Orson Welles: Citizen Kane
Walter Huston: The Devil and Daniel Webster
Robert Montgomery: Here Comes Mr. Jordan
Cary Grant: Penny Serenade
Gary Cooper: Sergeant York (winner)
So let’s start with the fact that the only acting nomination for The Maltese Falcon was for a deserving Sidney Greenstreet in a supporting role. The miss on Bogart is tragic, though and almost unbelievable, especially in a year where he also did High Sierra. I’m a little surprised that Henry Fonda was missed for The Lady Eve even if I wouldn’t put him in the running. The same is true of Joel McCrea in Sullivan’s Travels. It’s worth noting that Cary Grant was probably nominated for the wrong film, too; Suspicion isn’t a great film or a perfect role for him, but it’s an improvement over what he was nominated for. I’m mildly tempted to say the same thing about Gary Cooper and Ball of Fire. Spencer Tracy gives an interesting performance in Dr. Jekyll and Mr. Hyde, and of course Lon Chaney Jr. will live forever in The Wolf Man. Finally, if I don’t mention Victor Mature in I Wake Up Screaming, someone else will.
Weeding through the Nominees
5. Let me say right now how painful it is to me personally to put Cary Grant in last place in anything, but he doesn’t belong here for Penny Serenade. It’s one of the curses of his career that he was nominated for roles that didn’t deserve it and ignored for roles that did. Penny Serenade is a movie I never plan on watching again for some egregious plot issues, but in terms of Oscar, Grant’s performance is nothing more than serviceable, and not even in his top 10 career-wise. This doesn’t belong here.
4. I could say much the same thing about Robert Montgomery in Here Comes Mr. Jordan. Montgomery is fine in the role and it’s a good role, but he’s not close to the best thing in the movie. This one is so much more interesting when Claude Rains is on the screen and it suffers when he disappears. When you can’t hold scenes against a fellow actor, you don’t have a good chance at a nomination in my book, let alone a win. Truthfully, I almost put Montgomery in last place, but Grant’s nomination actually makes me angry based on the rest of his career.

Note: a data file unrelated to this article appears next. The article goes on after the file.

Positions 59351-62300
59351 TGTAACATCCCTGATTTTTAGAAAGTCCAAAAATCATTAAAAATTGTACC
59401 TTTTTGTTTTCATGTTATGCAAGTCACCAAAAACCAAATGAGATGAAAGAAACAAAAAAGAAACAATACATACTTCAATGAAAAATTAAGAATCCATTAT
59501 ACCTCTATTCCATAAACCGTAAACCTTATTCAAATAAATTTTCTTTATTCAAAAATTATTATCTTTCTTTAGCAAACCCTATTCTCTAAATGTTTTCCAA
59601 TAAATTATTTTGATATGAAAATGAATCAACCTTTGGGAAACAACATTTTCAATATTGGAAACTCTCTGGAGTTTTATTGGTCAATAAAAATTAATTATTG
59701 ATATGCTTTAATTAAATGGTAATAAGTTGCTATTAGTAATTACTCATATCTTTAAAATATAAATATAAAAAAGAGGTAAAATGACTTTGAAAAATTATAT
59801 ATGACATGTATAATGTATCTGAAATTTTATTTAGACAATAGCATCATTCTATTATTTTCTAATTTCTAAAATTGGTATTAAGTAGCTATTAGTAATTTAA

3. Gary Cooper is arguably very good in Sergeant York, and the film is a good one, if a bit on the preachy side. I think I could argue that Cooper deserved the nomination equally for Ball of Fire (as mentioned above), and based on his whole year, I can kind of see why he ended up winning. Sergeant York is very much a propaganda film in a year when the country had just entered a war, which gave Cooper a lock. With the wisdom of hindsight and more than seven decades, I’m satisfied with his nomination, but I don’t give him the statue.
1. In my opinion, the two best male performances of 1941 in leading roles were Humphrey Bogart in The Maltese Falcon and Orson Welles in Citizen Kane. Truthfully, I enjoy The Maltese Falcon more as a movie, but Charles Foster Kane is a towering character and he’s entirely the creation of Welles. This is an award I would give to either of these two men for these two roles, but on this blog, the tie always goes to the Academy, so at least they nominated someone who should have won.